The Silver Age

The Golden Age of passenger trains in the United States lasted from about 1890 to 1920. As many as 9,000 intercity trains per day connected cities all across the country. Total rail travel and per capita rail travel both peaked in about 1920, and–except for a brief period during World War II–has steadily declined since.

While you could go just about anywhere you wanted by train, the trains in the Golden Age were outwardly boring. Due to Pullman’s monopoly of sleeping car service, most railroads painted their trains the same as Pullman, a green that is so dark it is almost black. None of the trains were very fast, most averaging just 20 to 30 mph, with a few “crack” trains averaging all of 40 mph.

Change came when first the automobile and then the Depression ate into rail ridership. The railroads responded by developing flashy trains of either bare stainless steel or painted bright colors such as yellow and orange. Speeds increased, with many trains averaging over 60 mph, including stops, and some reaching top speeds of more than 100 mph. Train comfort also increased, particularly for coach passengers, with ergonomically designed seats, more legroom, and improved food service.

Streamlining is a version of art deco sometimes called streamline moderne. As a social commentator on another web site points out, “Art Deco is not modern but moderne, which is almost the exact opposite. ‘Modern’ design values only the functional and eschews all ornament; moderne design insists that the functional must be made artistic before it can show its face in public.” In the case of trains, streamlining saved energy at speeds over 80 mph, but most trains never went that fast. Streamlining of those trains was not functionally essential, but it signaled to the public that the train was capable of going faster than in the past while offering its passengers comforts such as air conditioning, bright cheery decor, reclining seats, and reliable service.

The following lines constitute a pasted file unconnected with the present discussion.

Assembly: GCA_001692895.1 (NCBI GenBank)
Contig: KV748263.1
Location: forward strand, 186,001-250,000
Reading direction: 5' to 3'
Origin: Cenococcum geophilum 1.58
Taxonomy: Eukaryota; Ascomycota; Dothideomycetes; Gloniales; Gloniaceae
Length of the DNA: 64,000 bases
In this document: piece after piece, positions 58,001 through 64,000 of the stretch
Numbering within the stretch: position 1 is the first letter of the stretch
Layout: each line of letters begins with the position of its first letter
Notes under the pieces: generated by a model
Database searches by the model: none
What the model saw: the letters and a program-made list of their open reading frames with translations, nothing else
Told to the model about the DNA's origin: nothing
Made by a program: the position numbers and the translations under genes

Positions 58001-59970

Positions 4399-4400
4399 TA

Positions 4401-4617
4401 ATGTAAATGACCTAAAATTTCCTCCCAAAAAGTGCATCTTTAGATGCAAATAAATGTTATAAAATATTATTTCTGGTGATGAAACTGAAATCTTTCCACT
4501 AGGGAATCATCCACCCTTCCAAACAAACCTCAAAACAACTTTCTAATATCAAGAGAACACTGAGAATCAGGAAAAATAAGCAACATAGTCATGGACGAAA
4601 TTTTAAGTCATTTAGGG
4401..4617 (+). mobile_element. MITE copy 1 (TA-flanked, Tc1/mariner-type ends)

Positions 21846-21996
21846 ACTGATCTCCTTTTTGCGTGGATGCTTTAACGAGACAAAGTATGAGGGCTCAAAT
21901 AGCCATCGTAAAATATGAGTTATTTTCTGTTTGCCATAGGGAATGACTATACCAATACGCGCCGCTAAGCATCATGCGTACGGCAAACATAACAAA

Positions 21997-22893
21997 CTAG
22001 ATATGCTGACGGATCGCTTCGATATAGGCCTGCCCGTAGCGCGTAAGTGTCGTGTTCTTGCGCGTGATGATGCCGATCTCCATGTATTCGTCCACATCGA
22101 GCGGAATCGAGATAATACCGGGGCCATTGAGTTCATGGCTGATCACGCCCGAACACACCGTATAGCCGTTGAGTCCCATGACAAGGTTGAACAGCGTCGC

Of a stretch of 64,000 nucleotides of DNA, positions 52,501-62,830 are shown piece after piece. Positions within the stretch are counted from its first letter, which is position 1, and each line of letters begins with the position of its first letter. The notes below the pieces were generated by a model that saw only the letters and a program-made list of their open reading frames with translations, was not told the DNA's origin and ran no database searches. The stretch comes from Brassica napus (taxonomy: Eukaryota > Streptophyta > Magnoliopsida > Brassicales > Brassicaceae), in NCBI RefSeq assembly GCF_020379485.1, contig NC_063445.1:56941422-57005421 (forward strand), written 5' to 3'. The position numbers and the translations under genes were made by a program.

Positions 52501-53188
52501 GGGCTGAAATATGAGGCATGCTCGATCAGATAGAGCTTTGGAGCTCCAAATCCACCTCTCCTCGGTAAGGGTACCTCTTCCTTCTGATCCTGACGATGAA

Thus, the Silver Age of passenger trains began in 1934 with the introduction of the Union Pacific M-10000 and Burlington Zephyr, and continued through 1971 when Amtrak took over most of the nation’s passenger trains, thus initiating the Bronze Age. For a few more years, people could enjoy Silver Age trains on the Southern and Rio Grande railroads, but by 1983 these too were taken over by Amtrak, which dropped the artistic pretensions, not to mention the comfortable seats and reliable service.

Today, Silver Age trains exist only in a few museums and in the memories of millions of people still alive who rode those trains. This web site aims to help people remember by making available brochures and advertising issued by the railroads about the trains as well as on-board items such as menus and stationery.